"The Storming," said Masi, her voice emotionless. "It began as a siege. Castle Town was surrounded. Anyone who tried to step outside the walls was killed. Everyone knew what the army wanted. The king and queen, and their infant daughter." Her eyes flicked up to mine, then back to her hands. "I worked at the castle," she said, her voice barely more than a whisper. "I tried to convince the royal family to run, to flee, to hide. There were secret passages. But the queen was proud. She refused to back down. The king was not, perhaps, so proud, but he was stubborn and fiercely loyal to his people. I could not sway them."
I hadn't know that Masi had worked in the castle. To me she had always been Masi the village woman. I could barely believe that she had lived in the castle. Yet the one thing about Masi I was absolutely sure of, even though my knowledge of her had been turned upside down, was that she was honest.
"Then, the siege broke," whispered Masi. "The leader of that army must have grown impatient. They stormed the city. The castle's defenses didn't stand a chance. They entered the castle--" Masi's voice broke. She closed her eyes, and I saw a single tear run down her cheek, turned golden in the firelight. She opened her eyes again, staring at a knot in the wood of the table.
"The soldiers killed the king and queen," Masi said quietly. "I fled, taking you with me. I had a home in this village, where I went when I had a holiday. That was where I went. I barely escaped with my life." She looked up at me. "My name is not Masi," she told me. "It is Impa. I was forced to change my name, so as not to be found."
"Impa," I murmured. The name sounded foreign, not Hylian. Now that I thought of it, Masi—Impa--didn't even look Hylian, not quite. She was taller than the other women, standing head and shoulders over most of them. She was stronger, and her skin was darker. I tried to remember the lessons she had given me. How I wished that I had payed attention! Finally it came to me. In a whisper, I said, "Sheikah?"
Impa nodded. My eyes grew wide as the truth sank in.
"My kind are gone," she said. "All but me. They were killed in the Storming."
"Oh," I said quietly. My voice sounded very small. Then, trying hard to be brave, I asked, "Masi...Impa. Tell me..."
She just watched me, waiting.
"Who am I?" I asked, barely able to hear myself.
Impa looked very sad. "You are alone. You are a single voice promising freedom to Hyrule, a single light of hope in a sea of darkness. Your light is a beacon, calling out to all of this kingdom, and yet you are a candle flame, so precious as the last light..."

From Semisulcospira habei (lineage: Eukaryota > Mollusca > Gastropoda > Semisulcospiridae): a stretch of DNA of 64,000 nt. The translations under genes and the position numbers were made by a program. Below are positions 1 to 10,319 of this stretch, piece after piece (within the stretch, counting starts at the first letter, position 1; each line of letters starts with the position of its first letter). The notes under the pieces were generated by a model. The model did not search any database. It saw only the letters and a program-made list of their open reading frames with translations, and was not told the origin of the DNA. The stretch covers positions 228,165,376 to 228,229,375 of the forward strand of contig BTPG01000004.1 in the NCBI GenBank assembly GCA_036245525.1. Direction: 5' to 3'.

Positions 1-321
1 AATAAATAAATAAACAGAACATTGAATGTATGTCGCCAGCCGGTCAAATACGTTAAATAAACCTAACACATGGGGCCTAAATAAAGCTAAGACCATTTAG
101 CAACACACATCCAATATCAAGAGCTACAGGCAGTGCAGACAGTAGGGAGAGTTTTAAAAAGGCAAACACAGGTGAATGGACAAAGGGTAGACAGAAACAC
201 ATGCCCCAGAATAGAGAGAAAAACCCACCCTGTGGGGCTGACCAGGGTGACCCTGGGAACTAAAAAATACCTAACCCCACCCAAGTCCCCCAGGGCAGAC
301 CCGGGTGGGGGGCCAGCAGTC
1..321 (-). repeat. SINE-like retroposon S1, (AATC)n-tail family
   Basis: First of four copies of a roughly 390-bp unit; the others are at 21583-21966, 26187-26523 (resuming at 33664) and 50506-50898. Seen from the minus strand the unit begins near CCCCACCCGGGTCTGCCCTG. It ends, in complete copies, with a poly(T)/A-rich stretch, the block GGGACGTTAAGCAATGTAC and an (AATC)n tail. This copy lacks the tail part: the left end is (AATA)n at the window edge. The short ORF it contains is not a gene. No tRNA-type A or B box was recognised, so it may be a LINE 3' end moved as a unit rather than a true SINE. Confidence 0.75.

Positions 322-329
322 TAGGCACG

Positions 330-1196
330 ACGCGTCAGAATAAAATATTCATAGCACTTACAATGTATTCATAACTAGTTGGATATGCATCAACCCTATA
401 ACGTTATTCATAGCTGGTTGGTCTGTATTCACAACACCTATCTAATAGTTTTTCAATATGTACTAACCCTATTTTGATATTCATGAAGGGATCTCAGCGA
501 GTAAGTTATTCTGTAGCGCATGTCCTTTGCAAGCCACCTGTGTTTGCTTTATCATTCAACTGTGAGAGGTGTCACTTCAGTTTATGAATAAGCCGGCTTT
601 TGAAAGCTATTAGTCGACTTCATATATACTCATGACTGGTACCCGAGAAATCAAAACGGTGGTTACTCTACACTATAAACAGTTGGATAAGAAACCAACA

She picked up the "candle hat," as I had always called it, and snuffed one of the candles on the table. "Yet so easy to put out," she finished. "You are Hyrule's only hope." I stared at her. How could I be the last person who could save Hyrule? It didn't make any sense.
"I've told you too much," whispered Impa. "Remember it, but only when you must."
"I don't understand," I said. "How can I do anything? Why am I the one who can save the kingdom? How did I get chosen to help? What is my--"
"Go to bed," said Impa sharply.
"But I want to know how--" I began.
"Go to bed, Zelda," said Impa, her voice tense.
"But Masi...Impa...I just want to understand--" I insisted.
"Zelda, I've told you twice. Go to bed. Now."
There was something in her voice that I couldn't argue with. Every part of my being was rebelling. I had never been sent to bed so sharply. But as much as I wanted to get answers, I couldn't stop myself from climbing the rickety wooden ladder into the loft and curling up under the covers.
When I awoke, I wasn't sure what had woken me. I was shaking, and I felt like something terrible was about to happen. It had nothing to do with my dream, that had been nice—I had been sitting and drinking tea in a lovely garden of flowers. This was different. The air felt strangely charged, as though a thunderstorm was about to break. But I could only smell the pine wood of the house, not the sharp scent of rain that had been on the breeze.
Then I heard voices. A low mutter in some harsh, guttural language I didn't understand. I shuddered. Who was there?
There was a crunching sound, like metal breaking. A cold wind rushed into the house and bit into me. I turned my head, ever so slightly, and saw a figure standing in the doorway. I could only see their silhouette, but even that gave me chills. I tried to make my breathing deep and even as the figure walked slowly and heavily across to the loft.
There was a sound, and the figure's head jerked down. I heard Impa's calm, level voice. "What are you doing in my house?"
"There is something here that I want," was the cold reply.
"You have no business being in my house without my permission," said Impa coldly. "Get out."
The stranger's voice changed slightly, and I could hear that he was smirking. "Do you know who you are talking to, my dear woman?"
I couldn't hear what Impa said next, but whatever it was made the figure step back.
"Get out of my house, sorcerer," said Impa clearly.
"No," said the sorcerer. "I will not." There was a rush, as if of a gust of wind, and Impa cried out. I heard a thump. My breath caught and I was revealed. I saw the sorcerer's head come up, and the next thing I knew I was being lifted out of bed in a grip like iron claws. I screamed piercingly and kicked out, catching the sorcerer with my foot. He cried out and dropped me, and I ran. The cool night air slapped my face, and I ran as fast as I could for the forest. Several pairs of huge, powerful hands grabbed me and pulled me back. I screamed, a scream that was muffled quickly by another hand.
There was the sound of footsteps. I saw a gleam of silver, bright in the moonlight. A sword? Then, a voice said, "Let her go!" I closed my eyes and hoped and hoped, unable to watch. There was the clash of steel on steel, and a shout of pain. Then the sorcerer's voice.
"She is to be kept alive and unhurt," came that cool voice. "I have assumed responsibility for
her, and if she is harmed, I will personally track down the one who did it or allowed it to happen, and I will kill them in the most painful way possible. Am—I—understood?"
There was a general mutter of what must have been agreement, because the sorcerer turned away. "Take them both," he said, "but the girl is more important than the boy."
I was lifted into the air, and thrown roughly into a wagon of sorts. I heard a thump and felt the wagon shake as someone else was thrown besides me. Then there was a lurch as the cart started moving off into the night. After a while, I fell into a fitful sleep, if a dreamless one.